Fun and Games

I can recall only a few of those prized childhood mementos now. One special favorite that does still come to mind was a glamorous, mint condition matchbook from The Stork Club in New York. I think I had to trade an extra from San Francisco’s Top of the Mark  along with one from The Old Absinthe House Bar in New Orleans in order to get that Stork Club beauty.

(At that time, The Stork Club was columnist Walter Winchell’s nightly hangout. It also became famous as the favorite Manhattan watering hole for members of so- called “Cafe Society.”)

Another prize in my collection was a striped matchbook that Otto brought me from the S. S. Aquarius, one of two or three luxurious gambling yachts that plied their trade during the ’30s just outside the three-mile-limit off the Southern California coastline. Speedboats operating out of San Pedro would take high-rollers to and from these floating casinos.

***

Two things happened that broke up the long-running Otto and Eddie show.

First, the shipping company offered Otto Larsen a key berth on the east coast where he figured he could get his master’s papers and the captaincy of his own ship within two or three years. He grabbed at the transfer, said his goodbyes on all sides, and headed for New York. It happened fast.

A short time later, Eddie Daniels and Agnes Peterson pulled a fast one on us, too. They drove down to Reno for a three-day vacation—and they came back married.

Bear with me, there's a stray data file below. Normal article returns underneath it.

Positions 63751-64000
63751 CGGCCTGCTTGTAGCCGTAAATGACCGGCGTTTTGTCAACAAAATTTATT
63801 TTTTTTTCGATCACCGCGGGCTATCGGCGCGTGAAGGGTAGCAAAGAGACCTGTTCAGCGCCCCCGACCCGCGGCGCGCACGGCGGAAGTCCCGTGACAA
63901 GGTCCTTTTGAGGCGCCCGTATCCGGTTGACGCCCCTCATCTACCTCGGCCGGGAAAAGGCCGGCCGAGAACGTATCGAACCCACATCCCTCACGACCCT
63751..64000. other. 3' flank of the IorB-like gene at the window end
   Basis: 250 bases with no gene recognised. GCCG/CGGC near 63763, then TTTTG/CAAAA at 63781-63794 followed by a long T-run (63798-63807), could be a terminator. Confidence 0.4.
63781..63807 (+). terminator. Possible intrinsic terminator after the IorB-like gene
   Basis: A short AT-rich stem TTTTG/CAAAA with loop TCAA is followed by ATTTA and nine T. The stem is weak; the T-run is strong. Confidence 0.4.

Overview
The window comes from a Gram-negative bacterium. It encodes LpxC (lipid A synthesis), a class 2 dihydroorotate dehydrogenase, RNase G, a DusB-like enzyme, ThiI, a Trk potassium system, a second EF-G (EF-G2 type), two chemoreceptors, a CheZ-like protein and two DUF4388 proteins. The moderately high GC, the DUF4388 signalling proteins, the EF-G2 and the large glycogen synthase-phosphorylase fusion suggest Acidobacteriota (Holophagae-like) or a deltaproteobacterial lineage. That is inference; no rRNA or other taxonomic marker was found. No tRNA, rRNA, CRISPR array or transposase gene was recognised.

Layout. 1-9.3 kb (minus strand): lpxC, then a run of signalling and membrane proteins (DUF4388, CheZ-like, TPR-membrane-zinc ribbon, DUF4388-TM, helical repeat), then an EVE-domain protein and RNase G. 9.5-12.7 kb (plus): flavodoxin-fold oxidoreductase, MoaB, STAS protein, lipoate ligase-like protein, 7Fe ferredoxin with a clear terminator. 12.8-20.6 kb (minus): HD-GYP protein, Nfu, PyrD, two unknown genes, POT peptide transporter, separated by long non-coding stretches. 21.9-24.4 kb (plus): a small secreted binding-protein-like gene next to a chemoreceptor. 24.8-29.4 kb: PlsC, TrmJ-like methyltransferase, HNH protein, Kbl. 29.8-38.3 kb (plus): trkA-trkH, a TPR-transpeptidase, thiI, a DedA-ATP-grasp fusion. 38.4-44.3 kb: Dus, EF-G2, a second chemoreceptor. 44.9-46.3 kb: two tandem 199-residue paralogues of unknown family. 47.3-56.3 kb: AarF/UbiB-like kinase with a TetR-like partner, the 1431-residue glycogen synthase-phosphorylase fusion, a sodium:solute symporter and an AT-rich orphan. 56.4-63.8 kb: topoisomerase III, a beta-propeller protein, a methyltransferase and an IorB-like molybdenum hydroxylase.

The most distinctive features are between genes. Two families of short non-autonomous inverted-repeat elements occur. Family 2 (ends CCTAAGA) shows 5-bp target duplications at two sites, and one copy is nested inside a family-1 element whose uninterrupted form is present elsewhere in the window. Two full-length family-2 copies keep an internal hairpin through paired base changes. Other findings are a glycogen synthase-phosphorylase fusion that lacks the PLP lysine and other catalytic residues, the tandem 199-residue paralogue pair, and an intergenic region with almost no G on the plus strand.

Married? Agnes and Eddie? We were all happily astonished. For Agnes, it was her third marriage—her second to a merchant marine sailor. For Eddie, it was his first. My mother threw a small party for them and it wasfun to watch as the newlyweds cavorted like a couple of big, playful, overgrown puppies.

They moved into an apartment across the river in northwest Portland, up near the old ice skating rink. Once they were settled, Eddie returned to sea, while Agnes went back to Minnesota for a visit with her family.

At the flat on Taylor Street, my mother and I were now alone.

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The romance between Emma Lindquist and Dick Rankin faded fast.

The story we heard was that Rankin Field operations were going broke. Then “Tex” Rankin decided to make another go of it as a barn-stormer, and he pulled his kid brother, Dick, along with him. So it was more stunts and exhibitions. More air races. An occasional Hollywood job. More and more travel. Emma said no thanks.

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